CH: I got to travel the world it was great because when you’re traveling with a big tour you’re landing in the major cities for the most part- major cities in the countries you’re going to. Which is the home of some of the most amazing restaurants. On the road – that was certainly where I fell in love with food in Spain. That’s where I fell in love with Mexican food. It was cool too because I would be traveling with some very high profile acts which made it really easy to get great reservations.
EC: Do you see the divey spot that has taxi cab drivers lined up [outside the door] and you’re like, “I’m eating there” or are you researching and finding “the place”?
CH: When I was younger I was trying to find the hot spot – the higher end place. I was going to Europe [at least once a year], so once I’d gone through Europe a couple times and hit all the major cities and I’d gone to the cool restaurants, I started looking for things that were a little more underground – underground is not the right word. Not fancy. Not fancy food. So I started really enjoying the smaller tapas bar in Spain. Eating outside in Italy – anywhere. I got a little tired of some of the super fancy stuff- the fancy spots and I didn’t want to eat that way every day on my day off.
EC: At some point it sounds like you settled [down].
CH: Yea, I come back to Chicago. I met my wife and that was a big part of it. I met Shannon and I found a way to be home a little more. Once I met her I took a position at Ravinia [an outdoor concert venue north of Chicago]. I could set up my whole year…and have some time off until March.
EC: You got your lady.
CH: I got my lady. At this point and a little bit before then when I was on the road I use to spend a lot of time reading – I’ve always been very interested in whatever it is that I’m doing; very passionate about whatever it is I’m doing. I’m all in, and I would spend my off time in my bunk on the tour bus or in the hotel room reading industry trade magazines.
EC: Restaurant [magazines]?
CH: At this point, music. Gradually I became less interested in that and I found myself reading way more food blogs, researching the next city, figuring out how I was going to make that when I got home. I was spending all my free time then reading about food and restaurants and that sort of thing. When I would come home from the road when I did have time off at home [and] I wasn’t at Ravinia… I spent all my time cooking and I would spend my day- I was lucky I had a little bit of an expendable income; road life was profitable- I would come home and I would spend my days like, Alright. I’m going to go find the best every ingredient I can in Chicago to make this dish. It started as here’s a recipe that I wanna make. I’m going to go figure this out, and I’m going to source the best thing I can find as a consumer. Then I couldn’t stop-I loved that. I stopped enjoying the music as much. I stopped enjoying the road life as much. My hearing started getting a lot worse which meant I knew there was an end to that career coming no matter what. I’m backtracking a little bit, but I was born with hearing loss. I picked the worst career I possibly could have. Then it got pushed over the edge listening to really loud concerts for however long it was – many years. I did notice I was starting to miss things here and there. Things I shouldn’t miss auditory wise. I knew in the back of my head I had to have a way out. I got home from a tour and it was that Christmas tour, and I had gotten a call to go to Jay Z/ Justin Timberlake and I was going to have to leave the next day and it was going to put me out on the road again.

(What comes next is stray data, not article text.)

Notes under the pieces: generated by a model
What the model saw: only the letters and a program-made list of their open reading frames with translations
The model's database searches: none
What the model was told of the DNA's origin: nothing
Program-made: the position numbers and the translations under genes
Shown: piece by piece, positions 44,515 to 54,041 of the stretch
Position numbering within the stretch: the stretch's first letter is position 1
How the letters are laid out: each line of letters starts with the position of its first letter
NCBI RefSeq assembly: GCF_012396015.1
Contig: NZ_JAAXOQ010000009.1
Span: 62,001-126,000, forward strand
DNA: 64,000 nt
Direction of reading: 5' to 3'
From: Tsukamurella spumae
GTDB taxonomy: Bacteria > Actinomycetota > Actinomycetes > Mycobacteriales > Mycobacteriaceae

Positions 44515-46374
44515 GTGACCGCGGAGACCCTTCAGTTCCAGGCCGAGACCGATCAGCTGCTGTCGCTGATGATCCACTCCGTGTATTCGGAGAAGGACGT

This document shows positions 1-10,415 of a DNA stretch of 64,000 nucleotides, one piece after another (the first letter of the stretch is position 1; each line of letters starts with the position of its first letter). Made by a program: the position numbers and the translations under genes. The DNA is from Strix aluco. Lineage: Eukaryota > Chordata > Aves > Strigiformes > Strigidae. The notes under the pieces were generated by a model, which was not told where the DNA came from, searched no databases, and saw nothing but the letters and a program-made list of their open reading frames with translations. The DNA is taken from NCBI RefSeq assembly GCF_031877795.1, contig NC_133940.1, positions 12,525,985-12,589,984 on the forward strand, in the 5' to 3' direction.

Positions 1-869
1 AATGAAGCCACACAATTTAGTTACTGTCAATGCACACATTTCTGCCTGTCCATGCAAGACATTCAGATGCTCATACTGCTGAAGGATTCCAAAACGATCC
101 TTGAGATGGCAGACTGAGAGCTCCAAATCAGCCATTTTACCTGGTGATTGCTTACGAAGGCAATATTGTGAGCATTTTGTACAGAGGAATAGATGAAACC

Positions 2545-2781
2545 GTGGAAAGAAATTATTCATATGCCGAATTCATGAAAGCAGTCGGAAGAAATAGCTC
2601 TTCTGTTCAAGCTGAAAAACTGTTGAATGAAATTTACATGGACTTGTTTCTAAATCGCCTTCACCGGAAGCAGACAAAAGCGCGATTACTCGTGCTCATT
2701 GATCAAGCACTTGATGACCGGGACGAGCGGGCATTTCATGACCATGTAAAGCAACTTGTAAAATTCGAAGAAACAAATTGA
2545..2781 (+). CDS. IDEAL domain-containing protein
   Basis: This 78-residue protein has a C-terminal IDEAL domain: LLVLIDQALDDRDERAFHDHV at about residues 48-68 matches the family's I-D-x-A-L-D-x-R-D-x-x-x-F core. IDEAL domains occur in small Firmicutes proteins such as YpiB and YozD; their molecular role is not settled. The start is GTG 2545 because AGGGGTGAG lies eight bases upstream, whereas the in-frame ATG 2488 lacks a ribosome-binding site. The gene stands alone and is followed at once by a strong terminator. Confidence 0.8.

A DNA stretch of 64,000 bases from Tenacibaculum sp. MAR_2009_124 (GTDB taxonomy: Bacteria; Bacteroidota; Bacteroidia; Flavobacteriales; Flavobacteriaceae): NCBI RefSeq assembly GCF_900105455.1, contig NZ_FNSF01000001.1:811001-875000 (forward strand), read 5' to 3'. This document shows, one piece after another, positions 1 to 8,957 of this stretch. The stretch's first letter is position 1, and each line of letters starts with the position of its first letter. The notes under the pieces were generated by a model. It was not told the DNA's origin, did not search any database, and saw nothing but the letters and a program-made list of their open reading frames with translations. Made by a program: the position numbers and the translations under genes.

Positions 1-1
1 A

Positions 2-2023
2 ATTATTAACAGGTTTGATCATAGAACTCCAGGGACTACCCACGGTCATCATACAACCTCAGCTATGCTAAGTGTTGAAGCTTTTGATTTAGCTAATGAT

EC: Is that really typical? That short notice?
CH: Yes…it certainly could be. I was on the short list of people that would go out and save the day quote-unquote. That was going to be the biggest tour of the year that year, and I got home and I just didn’t want to do it. I just didn’t want to go, so I said no. At that point, when I said I didn’t want to do that, I had been doing all this cooking and all this stuff and I said I just don’t want to go. If I’m going to turn down the biggest thing in my career that I could be doing I need to do something else. At that point my wife had just been promoted. She was like, “Hey, look. It’s your turn. I got it”. Two days later I enrolled at culinary school at AI [Art Institute of Chicago] and I was attending classes two weeks after that.
At the time of this post Clyde’s Fine Diner temporarily suspended indoor dining in response to the rise of Covid cases in the area. Visit their website to place your orders for carry out or delivery. Support your local restaurant.
This interview has been edited and condensed for clarity.